If this is the case, then you must realise that by having a zero tolerance policy and by only teaching abstinence from proprietary software, you will be neglecting the people who will go ahead and use proprietary software anyway. Surely if your goal is for everybody be as free as possible then not only should you teach them to abstain from using proprietary software but also how to use proprietary software in the freest way possible.

Perhaps you think that promoting the use of proprietary software on free systems or free software on proprietary systems is immoral or unethical. But isn't it immoral and unethical to abandon the people that fail to abstain?

So when you come across someone who is promoting the use of proprietary software on a free system or free software on a proprietary system, maybe you should think twice about slamming them for promoting proprietary software. Perhaps it's just that they accept there are always going to be some people who will - despite the best efforts of free software advocates - go ahead and use proprietary software anyway, and they're just trying to help these people be as free as possible.

lozz's picture

lozz

4 years 13 weeks 5 days 11 hours ago

4

(Partly)Free Software Daily

No, that doesn't sound too crash hot.

So, what do you think our new name should be? I mean, we can scarcely go on calling ourselves Free Software Daily when half of our articles extol Windows 7 and iPads and the like.

Because we are called Free Software Daily, that's what our content tends to reflect.

I'm sure that M$ fanboys have the M$-Times, or some-such, to read, so everyone stays happy.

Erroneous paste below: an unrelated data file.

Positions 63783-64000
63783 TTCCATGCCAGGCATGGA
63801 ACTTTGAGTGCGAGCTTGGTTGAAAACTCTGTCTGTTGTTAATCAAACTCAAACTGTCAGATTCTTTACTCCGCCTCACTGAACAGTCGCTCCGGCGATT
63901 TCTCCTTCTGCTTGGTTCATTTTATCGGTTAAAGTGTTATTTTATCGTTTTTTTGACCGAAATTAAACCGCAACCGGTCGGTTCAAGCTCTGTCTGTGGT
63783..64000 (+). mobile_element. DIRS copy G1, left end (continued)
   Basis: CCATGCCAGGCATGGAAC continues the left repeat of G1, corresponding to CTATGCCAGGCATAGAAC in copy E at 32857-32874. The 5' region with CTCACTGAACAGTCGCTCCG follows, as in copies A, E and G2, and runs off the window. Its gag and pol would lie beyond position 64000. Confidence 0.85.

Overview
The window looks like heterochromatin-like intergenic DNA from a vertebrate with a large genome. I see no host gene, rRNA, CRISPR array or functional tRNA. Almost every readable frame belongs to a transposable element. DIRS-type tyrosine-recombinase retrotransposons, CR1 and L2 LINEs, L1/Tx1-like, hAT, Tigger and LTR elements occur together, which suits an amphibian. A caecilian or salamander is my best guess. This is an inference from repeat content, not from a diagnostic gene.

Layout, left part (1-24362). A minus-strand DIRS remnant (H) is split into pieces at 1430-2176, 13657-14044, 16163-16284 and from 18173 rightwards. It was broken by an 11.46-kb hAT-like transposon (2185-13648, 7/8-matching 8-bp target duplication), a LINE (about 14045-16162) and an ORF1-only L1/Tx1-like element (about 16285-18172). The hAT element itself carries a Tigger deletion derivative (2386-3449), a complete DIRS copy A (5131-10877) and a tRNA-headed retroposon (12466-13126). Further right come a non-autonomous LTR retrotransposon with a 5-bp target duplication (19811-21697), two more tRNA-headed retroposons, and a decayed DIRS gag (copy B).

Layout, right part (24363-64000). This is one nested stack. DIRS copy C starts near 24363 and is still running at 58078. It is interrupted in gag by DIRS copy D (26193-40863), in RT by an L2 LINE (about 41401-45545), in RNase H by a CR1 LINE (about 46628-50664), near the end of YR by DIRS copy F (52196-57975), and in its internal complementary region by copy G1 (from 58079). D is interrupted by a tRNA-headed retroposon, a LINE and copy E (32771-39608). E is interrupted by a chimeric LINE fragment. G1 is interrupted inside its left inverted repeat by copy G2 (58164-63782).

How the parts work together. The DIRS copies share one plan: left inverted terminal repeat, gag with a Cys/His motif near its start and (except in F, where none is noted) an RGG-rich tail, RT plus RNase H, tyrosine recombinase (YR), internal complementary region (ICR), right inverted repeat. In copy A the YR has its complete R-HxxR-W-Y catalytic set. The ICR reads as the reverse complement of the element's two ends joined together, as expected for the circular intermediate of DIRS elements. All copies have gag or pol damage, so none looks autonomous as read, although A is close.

It's just that we mostly prefer to read about Richard Stallman rather than Steve Ballmer, I guess.

mbutron's picture

mbutron

4 years 13 weeks 5 days 2 hours ago

0

If WE're going to do it anyway...

Hello,

First of all, I own a small IT company that promotes FOSS to our customers (micro and small entrepreneurs in Mexico) in order to keep them away from pirated and expensive software. However, most of them already own one or several computers that use propietary software. I own several pieces of propietary software that I purchased before I started using Linux three years ago for which I can't find a suitable replacement. So should I stop using these just because they are propietary?

On the other hand, I am all for software freedom. I don't want anybody telling me which software should I use, even if it is a piece of propietary software. I want to be free to use any software that will fill my needs as long as I don't use pirated software. And I have found some gold nuggets priced at just a couple dollars.

So I don't want Windows/Mac/Linux/AnyOS fanboys telling me what should I use. I can listen to them if we can have reasonable conversations about the merits of their preferences. I want to be able to benefit from both worlds without somebody yelling at me.

And, to use your own eaxmple, I don't use any kinds of drugs, not even aspirin, because I usually don't get sick but for a couple of colds per year. But, due to all the pollution and our modern lifestyle, when and if I find myself undergoing some kind of very painful disease and morfine is the only thing that will help me endure that, I will go ahead and try it, for sure.

aboutblank's picture

aboutblank

4 years 13 weeks 4 days 16 hours ago

0

Users do not appreciate freedom